If you’ve passed-by the pear orchard on 5th Street near the Chevron station, you’ve undoubtedly noticed hundreds of pear trees have been cut down. In late September, when cutting began, the Review started receiving phone calls and emails from concerned residents, all wondering what was happening.
On October 15, a property manager representing orchard owner Dr. David Young returned a call from the Review to Dr. Young. According to the representative, fruit trees in the 49-acre orchard were distressed, diseased and susceptible to disease and removed on advice from county agricultural professionals. The Review was told that Associated Fruit had leased the orchard at one time and that attempts to re-lease the pear orchard proved fruitless over the last few years. The representative also claimed that it was cost-prohibitive for the owner to care for the trees and that removal expenses would also be considerable. County records indicate that Young has owned the property since 1996.
When questioned about the future of the parcel, the representative noted a local farmer has expressed interest in planting alfalfa and that that growing commercial grapes, hay and other crops may be viable.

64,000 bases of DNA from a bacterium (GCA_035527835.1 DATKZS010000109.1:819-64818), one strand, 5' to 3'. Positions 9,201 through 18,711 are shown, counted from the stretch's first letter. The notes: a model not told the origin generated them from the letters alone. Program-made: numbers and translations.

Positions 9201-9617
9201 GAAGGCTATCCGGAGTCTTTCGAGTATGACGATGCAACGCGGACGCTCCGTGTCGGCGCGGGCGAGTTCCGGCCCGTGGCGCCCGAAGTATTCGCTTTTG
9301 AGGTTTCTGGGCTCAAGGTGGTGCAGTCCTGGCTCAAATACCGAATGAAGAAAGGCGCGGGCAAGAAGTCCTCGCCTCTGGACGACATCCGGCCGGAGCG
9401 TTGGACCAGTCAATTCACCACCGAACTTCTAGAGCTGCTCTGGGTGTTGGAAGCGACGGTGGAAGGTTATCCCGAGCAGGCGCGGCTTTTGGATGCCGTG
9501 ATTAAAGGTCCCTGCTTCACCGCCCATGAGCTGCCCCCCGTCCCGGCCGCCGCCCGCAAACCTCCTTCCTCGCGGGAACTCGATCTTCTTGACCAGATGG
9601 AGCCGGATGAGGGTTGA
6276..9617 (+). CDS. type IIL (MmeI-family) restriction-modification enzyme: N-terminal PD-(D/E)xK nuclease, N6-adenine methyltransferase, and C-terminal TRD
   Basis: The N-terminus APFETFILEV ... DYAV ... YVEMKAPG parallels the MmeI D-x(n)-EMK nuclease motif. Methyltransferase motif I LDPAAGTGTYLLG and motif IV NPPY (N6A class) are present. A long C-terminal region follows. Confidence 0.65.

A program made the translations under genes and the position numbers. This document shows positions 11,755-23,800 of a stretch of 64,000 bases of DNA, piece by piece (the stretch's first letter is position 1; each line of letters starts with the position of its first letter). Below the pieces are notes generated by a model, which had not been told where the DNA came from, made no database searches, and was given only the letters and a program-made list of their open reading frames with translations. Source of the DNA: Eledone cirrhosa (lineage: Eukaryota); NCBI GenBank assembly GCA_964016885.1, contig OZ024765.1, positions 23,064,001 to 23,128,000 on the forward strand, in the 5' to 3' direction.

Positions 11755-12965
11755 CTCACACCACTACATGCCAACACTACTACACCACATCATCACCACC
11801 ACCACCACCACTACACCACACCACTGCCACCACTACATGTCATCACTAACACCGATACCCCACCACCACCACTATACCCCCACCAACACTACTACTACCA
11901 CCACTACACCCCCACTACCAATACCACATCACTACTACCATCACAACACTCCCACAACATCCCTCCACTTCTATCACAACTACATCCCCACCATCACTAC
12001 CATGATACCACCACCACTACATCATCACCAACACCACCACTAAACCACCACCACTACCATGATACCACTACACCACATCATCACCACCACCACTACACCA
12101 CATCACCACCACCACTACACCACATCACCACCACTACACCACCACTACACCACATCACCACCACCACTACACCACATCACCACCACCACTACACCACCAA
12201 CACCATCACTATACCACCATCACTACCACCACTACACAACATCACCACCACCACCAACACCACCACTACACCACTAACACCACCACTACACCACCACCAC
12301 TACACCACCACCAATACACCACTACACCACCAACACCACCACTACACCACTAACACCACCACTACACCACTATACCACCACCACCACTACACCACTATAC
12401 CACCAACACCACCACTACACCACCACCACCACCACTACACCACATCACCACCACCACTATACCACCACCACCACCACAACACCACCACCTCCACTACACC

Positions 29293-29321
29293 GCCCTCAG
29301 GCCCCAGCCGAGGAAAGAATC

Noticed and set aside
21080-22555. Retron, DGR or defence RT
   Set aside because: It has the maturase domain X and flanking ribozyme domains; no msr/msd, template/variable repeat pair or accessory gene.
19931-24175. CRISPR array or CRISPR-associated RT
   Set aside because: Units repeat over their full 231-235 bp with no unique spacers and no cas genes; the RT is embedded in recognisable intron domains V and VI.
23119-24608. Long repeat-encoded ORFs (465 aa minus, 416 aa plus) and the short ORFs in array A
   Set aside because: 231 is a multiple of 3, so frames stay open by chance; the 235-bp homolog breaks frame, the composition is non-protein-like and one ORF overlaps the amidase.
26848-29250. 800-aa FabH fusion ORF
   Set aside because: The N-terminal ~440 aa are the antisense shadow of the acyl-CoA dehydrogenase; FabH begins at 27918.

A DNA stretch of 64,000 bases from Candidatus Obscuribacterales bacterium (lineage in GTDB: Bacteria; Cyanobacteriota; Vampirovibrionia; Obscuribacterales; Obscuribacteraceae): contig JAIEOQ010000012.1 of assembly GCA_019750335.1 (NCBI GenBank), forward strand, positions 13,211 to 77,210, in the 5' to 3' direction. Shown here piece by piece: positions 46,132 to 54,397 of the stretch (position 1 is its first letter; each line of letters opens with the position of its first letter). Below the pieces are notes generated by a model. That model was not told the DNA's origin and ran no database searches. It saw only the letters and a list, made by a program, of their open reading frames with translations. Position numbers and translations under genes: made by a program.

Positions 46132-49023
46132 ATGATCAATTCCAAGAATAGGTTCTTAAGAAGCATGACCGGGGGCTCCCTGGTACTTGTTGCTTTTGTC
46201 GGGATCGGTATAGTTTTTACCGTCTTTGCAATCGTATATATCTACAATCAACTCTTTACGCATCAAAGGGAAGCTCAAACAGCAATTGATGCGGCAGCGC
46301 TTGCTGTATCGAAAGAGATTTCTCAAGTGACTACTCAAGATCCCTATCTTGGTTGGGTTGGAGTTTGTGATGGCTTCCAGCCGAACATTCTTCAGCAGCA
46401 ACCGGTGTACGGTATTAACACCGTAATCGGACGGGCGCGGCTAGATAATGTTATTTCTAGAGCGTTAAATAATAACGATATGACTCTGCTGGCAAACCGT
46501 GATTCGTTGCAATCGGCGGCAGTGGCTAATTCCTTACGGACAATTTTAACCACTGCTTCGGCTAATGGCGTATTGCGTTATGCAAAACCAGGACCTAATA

The land is zoned EFU – Exclusive Farm Use. The Review received numerous comments from residents postulating that trees were being removed to make a housing and/or commercial development more likely. However, it should be noted that the parcel, once called JK-10 is zoned EFU and that in order to be annexed into Jacksonville’s Urban Growth Boundary, the city must prove a need for such residential and/or commercial use. Four years ago when the city debated if it would enter Jackson County’s Regional Problem Solving process, the same land had been eyed as a possible hotel and Recreational Vehicle conference center.
At this time, it is unlikely the city could prove such a need based on existing buildable land inventory within the city limits. Additionally, when considering what land may be annexed, farm land is the last land to be considered, as per local and state development laws. When asked, Dr. Young’s representative agreed that the likelihood of annexation was decades away if ever.